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I Have a Question about Death: A Book for Children with Autism Spectrum Disorder or Other Special Needs

by Arlen Gaines and Meredith Polsky Jessica Kingsley Publishers
Pub Date:
04/2017
ISBN:
9781785927508
Format:
Hbk 40 pages
Price:
AU$19.99 NZ$19.99
Product Status: In Stock Now
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"What does it mean when someone dies?" "Why did someone I love have to die?" This book asks questions like these that a child might have about death before offering answers. It uses straightforward text, illustrations and a social story format to explain what death means specifically to children with ASD and other Special Needs aged 5-11.


 


Death is a difficult topic for any parent or educator to explain to a child, perhaps even more so when the child has an Autism Spectrum Disorder or other Special Needs. This book is designed specifically to help children with these additional needs to understand what happens when someone dies.


 


The first book of its kind, I Have a Question about Death uses straightforward text and features of a social story to walk children through what it means when someone dies, as well as ways they might want to react or to think about the person. Using clear illustrations throughout and with information for parents and guardians, this book is essential for families with a child aged 5-11 with Autism Spectrum Disorder or other special needs.

1. The complete story.


2. Social Story.


3. Suggestions for parents and caregivers.

'"I'm a kid who likes when there are answers to my questions." In this one sentence, Gaines and Polsky eloquently and succinctly sum up the reason why death and dying can be such hard concepts for children with ASD and social skills issues, as well as for kids who are just concrete thinkers. In combining a social story and a discussion guide, the authors have written a thoughtful, multi-faceted resource that allows children and parents to work through grief together. I Have a Question will help children understand not only what death and dying means, but also teach them that there's no one right reaction to it.'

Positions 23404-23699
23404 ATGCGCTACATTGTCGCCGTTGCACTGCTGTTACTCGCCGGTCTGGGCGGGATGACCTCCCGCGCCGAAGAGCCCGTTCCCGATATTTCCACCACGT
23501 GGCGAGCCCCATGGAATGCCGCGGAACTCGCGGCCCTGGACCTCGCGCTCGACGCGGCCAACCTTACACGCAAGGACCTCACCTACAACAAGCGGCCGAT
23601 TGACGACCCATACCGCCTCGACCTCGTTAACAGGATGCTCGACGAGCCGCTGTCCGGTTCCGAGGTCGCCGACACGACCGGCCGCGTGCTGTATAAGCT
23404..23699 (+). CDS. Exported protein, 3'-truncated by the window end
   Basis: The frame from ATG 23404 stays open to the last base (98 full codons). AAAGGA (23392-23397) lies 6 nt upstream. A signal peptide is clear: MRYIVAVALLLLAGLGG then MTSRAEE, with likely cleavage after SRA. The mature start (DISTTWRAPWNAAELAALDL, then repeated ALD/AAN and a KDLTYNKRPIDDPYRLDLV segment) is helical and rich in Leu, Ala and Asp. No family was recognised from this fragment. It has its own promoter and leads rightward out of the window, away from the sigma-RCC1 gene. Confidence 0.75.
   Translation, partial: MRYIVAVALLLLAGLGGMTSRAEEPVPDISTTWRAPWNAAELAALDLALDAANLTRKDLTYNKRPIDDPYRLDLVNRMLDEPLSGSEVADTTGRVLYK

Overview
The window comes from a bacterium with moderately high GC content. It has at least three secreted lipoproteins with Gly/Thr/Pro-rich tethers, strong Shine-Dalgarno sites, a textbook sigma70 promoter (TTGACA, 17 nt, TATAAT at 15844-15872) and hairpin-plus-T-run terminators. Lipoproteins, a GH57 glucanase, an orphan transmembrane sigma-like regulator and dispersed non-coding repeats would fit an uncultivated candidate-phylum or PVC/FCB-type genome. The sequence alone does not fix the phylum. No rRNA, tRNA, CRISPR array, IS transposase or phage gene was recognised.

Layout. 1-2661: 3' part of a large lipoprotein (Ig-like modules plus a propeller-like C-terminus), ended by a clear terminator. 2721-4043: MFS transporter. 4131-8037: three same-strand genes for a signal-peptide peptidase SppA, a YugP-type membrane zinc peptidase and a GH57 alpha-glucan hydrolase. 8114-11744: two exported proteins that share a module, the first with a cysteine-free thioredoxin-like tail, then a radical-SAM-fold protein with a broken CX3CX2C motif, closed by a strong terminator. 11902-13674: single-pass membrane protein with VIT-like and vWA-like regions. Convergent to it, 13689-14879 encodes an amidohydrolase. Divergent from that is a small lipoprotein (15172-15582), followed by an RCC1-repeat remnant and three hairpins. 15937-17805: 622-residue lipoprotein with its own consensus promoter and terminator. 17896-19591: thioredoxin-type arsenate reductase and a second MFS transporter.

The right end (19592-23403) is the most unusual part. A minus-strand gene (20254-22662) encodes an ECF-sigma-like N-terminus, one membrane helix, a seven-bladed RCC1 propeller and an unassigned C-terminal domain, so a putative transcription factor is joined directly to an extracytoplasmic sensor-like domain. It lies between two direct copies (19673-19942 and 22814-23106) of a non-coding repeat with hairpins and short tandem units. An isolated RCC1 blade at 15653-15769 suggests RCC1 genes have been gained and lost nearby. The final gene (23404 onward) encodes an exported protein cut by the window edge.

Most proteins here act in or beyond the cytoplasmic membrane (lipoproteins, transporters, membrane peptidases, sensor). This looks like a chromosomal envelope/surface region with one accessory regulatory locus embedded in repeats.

- Amanda Morin, Writer/Expert at Understood.org and author of The Everything Parent's Guide to Special Education


 


'In the wake of my husband's unexpected death, I searched for a book to help me talk about grief with my 8 year old son with Autism. I was surprised not to find anything to meet his needs - the books focused on much older people dying, or used metaphors that were beyond his reach. I Have a Question about Death is a book that every family should have on hand when they are experiencing the death of someone in their lives. It addresses the types of questions I got from both my sons (one with Autism and one 'neuro-typical') and answers them in a clear, concrete way. Our family would have benefited immensely from this invaluable resource and I'm thrilled it now exists to help others.'


- Benay Josselson, Mother of child with an Autism Spectrum Disorder


 


''I Have a Question about Death is a wonderful, practical resource to help children with Autism Spectrum Disorder and other special needs process grief and loss issues. It is especially important for guiding this specific population of young people that are concrete thinkers who may struggle with anxiety. I know it's appealing visual approach and clear language will be valuable tools for parents and professionals serving families with issues of bereavement.''


- Linda Goldman, author of Great Answers to Difficult Questions About Death and Children Also Grieve
Arlen Grad Gaines is a licensed clinical social worker based in Maryland, USA. With  a decade's experience in hospice work, she has developed a specialisation in supporting families who have children with special needs around the subject of death and dying.


 


Meredith Englander Polsky has been working in social work and special education for more than 15 years and lives in Maryland, USA. She founded Matan, Inc. (href=www.matankids.org>www.matankids.org) in 2000, which has helped improve Jewish education around special needs for tens of thousands of families.